Superman on Television

Smallville: Episode Reviews

Episode 17: "Reaper"

Reviewed by: Neal Bailey

There comes a point, when you watch a show regularly, where you're not willing to put disbelief on the backburner in order to enjoy the show, and at that point, you usually stop watching the show. I am not to this point with Smallville in the slightest, but I am getting a little discouraged that they're using the same plot over and over again, and this week, they used the same villain. We've already seen someone who can disintegrate people with fire.

Now, I'll probably get angry emails pointing out the differences between the coach, episode three or so, and the villain this week, a young man who can cause spontaneous combustion, but they're essentially the same plot entities. Person from the small town gets an agenda in his or her head, suddenly gains powers, and then suddenly loses all sense of morality and runs amuck.

Frankly, I'm getting tired of that.

Further, there is a problem inherent in this show that other shows have not directly touched... the awareness episode. If you read a lot of comics, and I do, they'll throw you an awareness issue every now and again. Since we're talking Superman, I'll use a Superman example. Bloodsport. Bloodsport was a rather deplorable character who hated all minorities, or non-aryans, or whatever classification you wanted to put on it, and he killed them. Superman had to confront him, and thus this issue, at the same time, and it was very easy to sit on the side of Superman's fence. I mean, other than some extremely sick individuals on a pathological level, who can hate for the color of skin or political belief? Or kill, for that matter. Insert political commentary I will not even jump into: here.

This is usually a positive experience, but in this episode, it proves detrimental, as the idea of easing one into suicide is a not widely accepted, nor thought out issue. There is no obvious winner or loser. Some might suggest that this makes it the ideal target for an awareness episode for thus, but for me, personally, it distracted me from what I watch TV for, in the rare instances I do: to escape the kind of thinking and processing I've done all day. For instance, writing books, writing poetry, writing reviews, reading books, reading comic books, watching films...anything involving thinking. Not that watching Smallville is an entirely empty thoughtful exercise...not at all. I just suggest that if we're going to get political, let's do it in something except a series based in the most stereotypical "American" ideals one can present. Take that as you might. The whole death with dignity aspect just seemed a little thrown in without proper addressing.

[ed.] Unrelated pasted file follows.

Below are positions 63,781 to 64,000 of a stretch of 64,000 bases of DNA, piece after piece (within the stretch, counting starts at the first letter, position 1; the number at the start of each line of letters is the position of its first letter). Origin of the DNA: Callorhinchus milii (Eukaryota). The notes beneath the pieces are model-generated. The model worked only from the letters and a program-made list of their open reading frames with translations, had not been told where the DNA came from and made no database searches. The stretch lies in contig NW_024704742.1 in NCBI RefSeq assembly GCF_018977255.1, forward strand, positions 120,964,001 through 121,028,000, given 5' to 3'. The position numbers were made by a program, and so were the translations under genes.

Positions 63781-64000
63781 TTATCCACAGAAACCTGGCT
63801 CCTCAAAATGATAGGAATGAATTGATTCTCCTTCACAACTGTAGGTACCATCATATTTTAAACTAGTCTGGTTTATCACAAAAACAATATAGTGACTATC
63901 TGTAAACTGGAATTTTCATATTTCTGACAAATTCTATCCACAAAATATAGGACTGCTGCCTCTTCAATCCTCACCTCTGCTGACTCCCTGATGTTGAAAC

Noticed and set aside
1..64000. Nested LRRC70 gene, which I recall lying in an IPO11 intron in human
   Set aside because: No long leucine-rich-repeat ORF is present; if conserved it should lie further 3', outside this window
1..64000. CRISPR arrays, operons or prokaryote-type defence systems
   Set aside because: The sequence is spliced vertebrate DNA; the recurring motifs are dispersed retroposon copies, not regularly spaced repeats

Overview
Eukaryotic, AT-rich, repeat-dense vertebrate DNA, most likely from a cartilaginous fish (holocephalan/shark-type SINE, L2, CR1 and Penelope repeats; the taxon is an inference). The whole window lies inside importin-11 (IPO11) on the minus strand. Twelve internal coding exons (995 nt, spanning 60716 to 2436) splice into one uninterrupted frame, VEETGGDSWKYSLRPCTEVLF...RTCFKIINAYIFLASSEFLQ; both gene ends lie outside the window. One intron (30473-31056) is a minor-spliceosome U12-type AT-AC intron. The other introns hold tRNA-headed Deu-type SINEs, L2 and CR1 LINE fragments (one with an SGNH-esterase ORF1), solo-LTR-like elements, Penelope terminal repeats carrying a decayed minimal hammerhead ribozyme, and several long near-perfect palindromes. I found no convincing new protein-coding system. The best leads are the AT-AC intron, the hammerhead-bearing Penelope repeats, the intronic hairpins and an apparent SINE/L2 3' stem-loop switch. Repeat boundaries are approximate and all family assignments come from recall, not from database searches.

As for Lex and his machinations, this was a great aspect of the episode. A reader by the name of Cliff suggested with regards to my last review that Lex getting beat up, rather than being a bad thing, because Lex Luthor NEVER gets the shaft, is a good thing, simply because it shows that when he's older he will learn from his youth. The fanboy in me is inclined to shout, "NO! THIS IS LUTHOR! LUTHOR!" But my common sense tells me that Cliff is right, so I'll concede the point. And besides, most of the time, we see the side of Lex that we see in this episode. See, all criticism of the show's plot aside, I'd watch this show even if the formula was displayed on the screen as the show started, so long as they keep up the Lex they've been keeping up. He's really, well and truly, knocked Hackman off the map for me. And here, for the first time, we see that Lex is willing to kill or harm in order to make his way in the world. This is an excellent build-up.

I really hated the way the villain killed himself. Like that wouldn't have happened already. Maybe he could control it. I don't know. Just some other kid who loses all his morals the minute he gets any power and then has to be somehow removed from Smallville.

Lex was great. No doubt about that. But this show was too much of a showboat, and it REALLY pointed out, almost on purpose, the formulaic nature of the beast.

Thus, given the fact that I probably liked this episode the LEAST of all the episodes thusfar, I give this one a 2 of 5.

And for the record, I remain neutral on the idea of death with dignity. It had no sway on my review.

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